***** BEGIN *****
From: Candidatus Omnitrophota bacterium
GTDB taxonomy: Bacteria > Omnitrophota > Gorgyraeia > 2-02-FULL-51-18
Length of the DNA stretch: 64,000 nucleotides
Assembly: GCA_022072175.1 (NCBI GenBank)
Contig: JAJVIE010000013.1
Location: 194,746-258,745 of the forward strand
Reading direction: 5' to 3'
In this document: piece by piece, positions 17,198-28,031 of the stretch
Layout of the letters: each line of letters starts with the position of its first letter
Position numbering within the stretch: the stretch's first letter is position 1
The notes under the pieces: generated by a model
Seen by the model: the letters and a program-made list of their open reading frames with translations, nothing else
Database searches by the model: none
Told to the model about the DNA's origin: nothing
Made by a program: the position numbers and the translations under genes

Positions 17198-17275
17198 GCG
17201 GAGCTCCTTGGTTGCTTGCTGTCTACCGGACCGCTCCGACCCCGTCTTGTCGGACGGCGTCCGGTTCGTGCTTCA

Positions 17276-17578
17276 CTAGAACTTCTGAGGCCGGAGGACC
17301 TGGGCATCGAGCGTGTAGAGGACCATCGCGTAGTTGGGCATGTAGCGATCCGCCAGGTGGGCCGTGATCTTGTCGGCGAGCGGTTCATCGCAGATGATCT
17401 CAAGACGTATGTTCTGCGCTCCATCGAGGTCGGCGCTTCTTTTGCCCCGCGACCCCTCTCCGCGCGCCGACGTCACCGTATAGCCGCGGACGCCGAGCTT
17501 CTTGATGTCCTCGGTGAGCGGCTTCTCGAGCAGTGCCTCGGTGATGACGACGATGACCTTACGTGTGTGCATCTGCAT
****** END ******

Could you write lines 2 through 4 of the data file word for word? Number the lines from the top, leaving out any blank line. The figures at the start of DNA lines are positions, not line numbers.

GTDB taxonomy: Bacteria > Omnitrophota > Gorgyraeia > 2-02-FULL-51-18
Length of the DNA stretch: 64,000 nucleotides
Assembly: GCA_022072175.1 (NCBI GenBank)